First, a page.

Fez is a compelling game. The combination of the art style and music, exploration mechanics, and puzzles come together to create a platformer with a much deeper appeal than most. Many hours into the game, with almost of all objectives complete, I am still encouraged to continue and solve the last secrets within the game.
Perhaps what surprised me most about the game is what the main gameplay actually turned out to be like. For any of you that have seen any gameplay footage from the game, it would seem that the complexity comes mainly from the ability to rotate to 2D world in a “2.5D” manner, and the confusion that arises from that. While the rotation is a major gameplay mechanic the game does not rest long on exploiting it by itself, and introduces many other puzzles and tricks that build upon the original mechanic. By the end of the game, rotating the world seems like a natural action, necessary, but done without thinking twice — it ends up just being how the world of Fez works.
Instead, scattered throughout the game are a vast number of puzzles of all kinds, requiring a broad range of methods in order to solve. From the first, simple manipulation puzzles to end-game, cryptic enigmas the game builds, bit by bit, upon what the player has already completed in order to craft a mystery of a proportion quite incredible for the game of its size, and one that takes a long time to solve. The world is incredibly detailed, with a well-designed code language and many small details that all contribute to the overall solution. There are many surprises, too, such as timed jumping puzzles, that continue to push the boundary even long into the game when everything seems to have been already discovered. It’s never possible to know just what is behind the next closed door.
Indeed, Fez is primarily a game of exploration, as the player wanders around to world to dig up its deepest secrets — secrets buried everywhere in the levels, written in strange script on the walls and encoded in strange drawings on pieces of paper. Even in-game stargazing is required. Adding to the appeal is the lack of an over-world, or level-switching interface — all travel is done by walking from level to level, with fast-travel portals used to jump between the game’s main hubs. Just walking from place to place can often reveal new secrets, and maybe also the solutions to those secrets. The simple joy of wandering into a new area, opening a locked door, or finding the solution to a puzzle after a long time of exploration, makes this game truly wonderful.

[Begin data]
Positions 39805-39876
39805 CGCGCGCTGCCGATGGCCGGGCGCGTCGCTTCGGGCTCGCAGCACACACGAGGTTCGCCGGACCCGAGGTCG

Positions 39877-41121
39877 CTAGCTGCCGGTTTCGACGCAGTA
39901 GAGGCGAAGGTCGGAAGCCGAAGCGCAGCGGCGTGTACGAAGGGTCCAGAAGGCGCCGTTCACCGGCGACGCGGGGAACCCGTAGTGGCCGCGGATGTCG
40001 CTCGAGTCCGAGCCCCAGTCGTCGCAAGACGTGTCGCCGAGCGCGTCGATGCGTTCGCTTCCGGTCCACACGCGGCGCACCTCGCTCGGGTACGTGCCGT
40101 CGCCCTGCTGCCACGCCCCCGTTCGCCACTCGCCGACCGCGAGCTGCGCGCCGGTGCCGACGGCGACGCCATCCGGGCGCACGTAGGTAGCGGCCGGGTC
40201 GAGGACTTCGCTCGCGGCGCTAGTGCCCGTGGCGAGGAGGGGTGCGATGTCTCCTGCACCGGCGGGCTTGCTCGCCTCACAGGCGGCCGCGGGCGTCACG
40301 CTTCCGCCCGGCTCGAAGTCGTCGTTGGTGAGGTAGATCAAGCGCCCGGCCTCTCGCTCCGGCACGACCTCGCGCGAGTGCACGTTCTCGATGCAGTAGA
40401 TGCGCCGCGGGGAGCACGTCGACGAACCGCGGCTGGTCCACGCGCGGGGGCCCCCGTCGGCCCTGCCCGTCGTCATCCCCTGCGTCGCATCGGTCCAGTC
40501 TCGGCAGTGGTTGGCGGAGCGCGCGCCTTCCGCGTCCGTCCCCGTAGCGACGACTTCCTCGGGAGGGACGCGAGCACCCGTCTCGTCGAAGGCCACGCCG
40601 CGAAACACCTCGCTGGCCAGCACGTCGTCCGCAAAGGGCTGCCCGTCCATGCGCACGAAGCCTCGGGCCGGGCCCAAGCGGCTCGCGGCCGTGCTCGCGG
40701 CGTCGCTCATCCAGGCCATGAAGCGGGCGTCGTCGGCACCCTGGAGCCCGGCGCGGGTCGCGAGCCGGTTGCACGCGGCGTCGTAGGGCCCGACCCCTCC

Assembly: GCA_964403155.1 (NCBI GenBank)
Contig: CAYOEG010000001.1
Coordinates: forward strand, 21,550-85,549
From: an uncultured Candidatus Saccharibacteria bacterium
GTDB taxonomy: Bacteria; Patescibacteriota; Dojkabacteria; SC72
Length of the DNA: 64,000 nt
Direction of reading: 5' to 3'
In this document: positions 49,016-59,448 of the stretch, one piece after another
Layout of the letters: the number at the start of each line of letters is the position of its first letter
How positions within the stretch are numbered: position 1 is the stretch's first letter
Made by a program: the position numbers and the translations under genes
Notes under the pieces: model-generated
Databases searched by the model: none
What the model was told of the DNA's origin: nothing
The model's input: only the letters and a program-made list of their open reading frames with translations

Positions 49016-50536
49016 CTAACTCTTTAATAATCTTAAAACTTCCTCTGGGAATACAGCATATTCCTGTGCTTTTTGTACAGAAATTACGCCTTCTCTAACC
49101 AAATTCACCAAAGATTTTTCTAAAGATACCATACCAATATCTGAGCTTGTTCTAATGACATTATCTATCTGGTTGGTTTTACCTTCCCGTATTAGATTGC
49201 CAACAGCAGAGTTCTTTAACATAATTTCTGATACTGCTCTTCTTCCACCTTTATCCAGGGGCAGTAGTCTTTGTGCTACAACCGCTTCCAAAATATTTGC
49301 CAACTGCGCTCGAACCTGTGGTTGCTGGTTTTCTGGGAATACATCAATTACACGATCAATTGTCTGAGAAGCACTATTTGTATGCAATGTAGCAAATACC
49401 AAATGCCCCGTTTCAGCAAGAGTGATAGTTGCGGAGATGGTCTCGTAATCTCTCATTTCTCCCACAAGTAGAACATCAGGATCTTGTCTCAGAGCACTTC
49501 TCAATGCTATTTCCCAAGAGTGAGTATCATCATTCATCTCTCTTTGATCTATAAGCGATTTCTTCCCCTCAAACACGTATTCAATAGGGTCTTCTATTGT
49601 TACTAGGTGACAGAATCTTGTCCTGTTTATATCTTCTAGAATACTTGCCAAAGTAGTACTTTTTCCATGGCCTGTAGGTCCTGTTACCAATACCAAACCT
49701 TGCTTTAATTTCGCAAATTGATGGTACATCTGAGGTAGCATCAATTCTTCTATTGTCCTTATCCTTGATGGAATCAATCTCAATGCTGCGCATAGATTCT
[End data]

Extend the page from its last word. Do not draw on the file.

Underpinning the gameplay is the art and music design, which provides a fitting backdrop during the exploration of the game. Every level has a different soundtrack, with the music perfectly fitting the purpose of the level — casual, light tunes for the main hubs, and heavy pieces full of gravitas for the mystery puzzle areas, for example. It’s quite incredible. The 8-bit style, similarly, suits the game well, the lack of pixel density enhancing the mystery of the world and creating an engaging environment, full of small details despite the low resolution.
In all, I highly encourage all of you to play Fez. The game is a wonderful and original take on the classic platformer, with many hours of gameplay full of exploration and discovery, that will engage you far more than many of the more mainstream titles released this year. The game is available on Steam and GOG.com.